In place of mourning, I found myself
laughing silently, hysterically
a synecdoche
for all those things we pretended were real.

That big open mouth
the echoing void
your waving hand.

NOTE FROM THE AUTHOR: Waiting is such a charged verb – conjuring hope and anticipation, along with the notion of a lack – whatever you might be waiting for you don’t have. A new kind of meaning is created in the permanent waiting space — you neither despair nor are you satisfied that things are as they should be. Following from Ferlinghetti’s “I Am Waiting,” I attempted to capture that sense of longing, and its accompanying mingling of sorrow that comes with knowing that what you’re waiting for cannot happen (lovers will never kiss on the urn, aliens won’t contact us, and ghosts don’t exist) with a forced optimism (“renaissance of wonder”).

IMAGE: “Under the Mirabeau Bridge” by Lawrence Ferlinghetti—a painting that features lines from a poem by Guillaume Apollinaire. Learn more about the painting and artist at


ABOUT THE AUTHOR: Magdalena Ball is the author of the novels Black Cow and Sleep Before Evening, the poetry books Repulsion Thrust and Quark Soup, a nonfiction book The Art of Assessment, and, in collaboration with Carolyn Howard-Johnson, Sublime Planet, Deeper Into the Pond, Blooming Red, Cherished Pulse, She Wore Emerald Then, and Imagining the Future. She also runs and a radio show, The Compulsive Reader Talks. Find out more about Magdalena at

by Stephen McGuinness

The Christmas lights
are up in the city
and the pavement is glittering.
All seems well in that world.
I am waiting for my bus
at the edge of the river
not staring in
but shivering
for the want of warmth.
On evenings like this
when the wind
cuts up the Liffey channel
the rain, piercing cold
forces us to fold
in upon ourselves.
With hats, scarves and hoods
pulled tight
only our eyes exposed
to the world outside.
The thin seasonal songs
carry over the rooftops
from full florescent shops
and drop lightly
like chimes
over this darkened quay.
To avoid the pokes
from the spokes
of umbrellas
I bat them away
as I begin to jockey
for position
in the queue.
My bus arrives.
We file quietly on
struggle to loosen
and shed our outer clothes
then sink into our seats.
I lean my forehead
against the window
and watch through
twinkling raindrops
as the city fades
into the suburbs.
Now dry, warm
and on my way home
a Christmas song
with all its bells
turns circles
and repeats
inside my head.

IMAGE: James Joyce statue, Dublin, Ireland, by Ireland Image Collection. Prints available at


ABOUT THE AUTHOR: Stephen McGuinness is 46 years old, a chef from Dublin, Ireland. He has been writing poetry for the last six months. This is his first published poem.

by Massimo Soranzio

Standing here by the Canal,
Dull and greyish, more than grand,
I am waiting for winter
To come on the vaporìn,
But I know well it won’t come,
Nor will it come tomorrow,
To purge this long summer’s sins.

I am waiting for Venice
To be the new Atlantis,
As for the Tower of Pisa
To give in, at last, and fall.

I am waiting to see who
Will win the race to submerge
The glorious stones of Venice:
This ever changing climate,
Or corrupt men and their greed?
I am waiting to see if
Venice can resist once more.

But in the meantime, my dear,
I am waiting for you here,
Waiting for you to appear:
Let’s meet at Santa Lucia.

NOTE FROM THE AUTHOR: Coming from a family that, through centuries of alternate fortunes and even modifications in its name, has retained a certain pride in its ancient Venetian origins, I have always followed Venice’s glorious decline, caused by nature following its course, as well as by an inadequate class of politicians, with a certain interest and apprehension. “Vaporìn” is what Venetians call the steamboats serving as city buses. Santa Lucia is both the name of Venice’s railway station, and the day of St. Lucy, December 12, popularly (though not astronomically) known as the shortest day of the year, and “the beginning of the end” of winter, a season that seems to be quite late this year in this part of the world.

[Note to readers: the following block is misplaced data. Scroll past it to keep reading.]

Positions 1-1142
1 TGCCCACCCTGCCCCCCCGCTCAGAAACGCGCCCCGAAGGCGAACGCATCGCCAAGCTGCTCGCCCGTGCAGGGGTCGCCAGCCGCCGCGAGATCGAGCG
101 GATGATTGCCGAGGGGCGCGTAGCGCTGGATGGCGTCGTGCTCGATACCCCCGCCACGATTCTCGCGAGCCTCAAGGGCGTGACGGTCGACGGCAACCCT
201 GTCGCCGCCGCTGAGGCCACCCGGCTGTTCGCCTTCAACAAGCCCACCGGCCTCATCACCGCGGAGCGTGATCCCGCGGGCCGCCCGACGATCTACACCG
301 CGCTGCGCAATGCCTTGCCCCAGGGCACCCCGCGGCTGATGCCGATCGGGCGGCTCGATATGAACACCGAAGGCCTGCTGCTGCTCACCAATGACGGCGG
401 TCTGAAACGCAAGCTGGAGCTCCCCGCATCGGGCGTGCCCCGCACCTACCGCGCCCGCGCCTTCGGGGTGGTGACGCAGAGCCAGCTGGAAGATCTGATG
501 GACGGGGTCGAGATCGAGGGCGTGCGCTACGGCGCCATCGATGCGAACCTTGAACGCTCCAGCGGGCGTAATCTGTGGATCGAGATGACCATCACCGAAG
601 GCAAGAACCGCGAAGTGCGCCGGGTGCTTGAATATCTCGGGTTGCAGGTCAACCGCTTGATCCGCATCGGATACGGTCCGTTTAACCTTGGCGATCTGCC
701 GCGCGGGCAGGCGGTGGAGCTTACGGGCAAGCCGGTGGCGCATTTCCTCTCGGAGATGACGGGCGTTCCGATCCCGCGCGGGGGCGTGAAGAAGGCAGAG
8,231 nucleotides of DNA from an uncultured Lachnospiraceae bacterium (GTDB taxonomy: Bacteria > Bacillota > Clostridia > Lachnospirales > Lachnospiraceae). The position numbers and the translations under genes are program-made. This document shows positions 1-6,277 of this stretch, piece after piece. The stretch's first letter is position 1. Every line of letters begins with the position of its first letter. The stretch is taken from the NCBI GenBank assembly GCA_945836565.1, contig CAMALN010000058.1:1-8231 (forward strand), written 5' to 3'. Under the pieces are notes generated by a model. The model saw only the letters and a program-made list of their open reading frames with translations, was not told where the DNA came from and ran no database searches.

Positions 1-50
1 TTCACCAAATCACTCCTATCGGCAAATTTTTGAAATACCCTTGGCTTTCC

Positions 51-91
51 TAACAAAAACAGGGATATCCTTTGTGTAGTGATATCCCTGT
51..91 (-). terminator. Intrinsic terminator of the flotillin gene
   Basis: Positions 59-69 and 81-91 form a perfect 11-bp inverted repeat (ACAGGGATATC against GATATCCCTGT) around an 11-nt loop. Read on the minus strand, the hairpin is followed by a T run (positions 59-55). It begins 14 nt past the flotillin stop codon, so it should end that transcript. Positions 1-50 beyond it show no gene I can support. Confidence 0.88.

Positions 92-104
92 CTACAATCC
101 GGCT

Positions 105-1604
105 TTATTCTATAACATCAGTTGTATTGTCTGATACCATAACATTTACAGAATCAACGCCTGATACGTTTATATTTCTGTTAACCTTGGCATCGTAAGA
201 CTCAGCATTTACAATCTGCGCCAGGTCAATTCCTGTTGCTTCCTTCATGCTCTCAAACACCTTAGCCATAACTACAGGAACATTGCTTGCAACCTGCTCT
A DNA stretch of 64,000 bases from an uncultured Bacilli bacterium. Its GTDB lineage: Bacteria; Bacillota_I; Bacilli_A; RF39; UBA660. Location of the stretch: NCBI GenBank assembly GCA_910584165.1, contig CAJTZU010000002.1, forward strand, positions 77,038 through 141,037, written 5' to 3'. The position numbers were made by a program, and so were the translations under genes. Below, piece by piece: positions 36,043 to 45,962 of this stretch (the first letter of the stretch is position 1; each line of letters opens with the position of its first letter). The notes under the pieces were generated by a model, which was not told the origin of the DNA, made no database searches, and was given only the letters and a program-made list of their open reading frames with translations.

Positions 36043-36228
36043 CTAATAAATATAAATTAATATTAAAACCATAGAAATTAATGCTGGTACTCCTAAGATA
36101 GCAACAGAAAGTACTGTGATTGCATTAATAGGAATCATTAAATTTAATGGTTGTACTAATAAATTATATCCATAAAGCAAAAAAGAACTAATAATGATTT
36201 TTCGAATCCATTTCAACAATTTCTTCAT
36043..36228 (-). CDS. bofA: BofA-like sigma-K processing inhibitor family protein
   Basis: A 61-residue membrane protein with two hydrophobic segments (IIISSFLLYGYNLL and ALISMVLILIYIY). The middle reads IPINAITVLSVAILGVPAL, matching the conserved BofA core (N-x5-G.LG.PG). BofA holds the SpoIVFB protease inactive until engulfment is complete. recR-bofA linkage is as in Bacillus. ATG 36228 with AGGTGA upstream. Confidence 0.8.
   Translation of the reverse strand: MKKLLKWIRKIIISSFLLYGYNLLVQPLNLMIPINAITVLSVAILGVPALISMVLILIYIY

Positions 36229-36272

IMAGE: “Nocturne in Blue and Silver, The Lagoon, Venice” by James McNeill Whistler (1879).


ABOUT THE AUTHOR: Massimo Soranzio writes on the northern Adriatic coast of Italy, about 20 miles from Trieste. He teaches English as a foreign language and English literature in a high school, and has been a journalist, a translator, and a freelance lecturer on Modernist literature and literary translation. He posts some of his found and constraint-based poetry on his blog,

by Sheikha A.

I have been walking a long bare path of stones,
the heat such that could burn a hole through
my blisters, yet these walls stay cold

bulging to the candle’s flame,
the hour grows robust and time lean;

I am waiting for the walls to seizure
even if for a brief moment
just so something moves

I wait for the whispering that comes every night
just so the silence breaks,

I have perfected banalities
from where they set in
and taught them to swallow giants

those that have been called hope
in some distant watery sphere of time;
I am waiting for home

in the walls of which is buried the key.
The many daggers of modern sorcery,
each weighing like an artefact rich
thick with darkness like the hour right now

skilled at social warfare




ABOUT THE AUTHOR: Sheikha A. currently lives in Karachi, Pakistan, after moving there from the United Arab Emirates, and believes the transition has definitely stimulated a different tunnel of thought. With publication credits in magazines such as Red Fez, American Diversity Report, Open Road Review, Mad Swirl, Danse Macabre du Jour, Rose Red Review, and The Penmen Review among many others, and several anthologies, she has also authored a poetry collection entitled Spaced, published by Hammer and Anvil Books, available on Kindle. She also edits poetry for eFiction India. Visit her blog

IMAGE: “Path in the Garden” by David Burliuk (1912).

by Tim Gardiner

I sit in the promenade shelter
rain drumming on the roof.
Raging seahorses skirt
the blackened horizon.
I’m waiting for cormorants
to return in fading light.
I’m waiting for her shadow
to appear in the distance.
I’m waiting for limbo days
to end sometime soon.
My turn must come
once more before I die.


ABOUT THE AUTHOR: Tim Gardiner is an ecologist and poet. His haiku have been published in literary magazines including Blithe Spirit, Frogpond, and Presence while longer poems have appeared in Poetry Quarterly and Salopeot. His first collection of poetry Wilderness will be published by Brambleby Books. He has published many scientific papers on natural history and several books, including one about glow-worms.

IMAGE: “Cormorants” by Theodor Severin Kittelsen (1891).


Get every new post delivered to your Inbox.

Join 1,792 other followers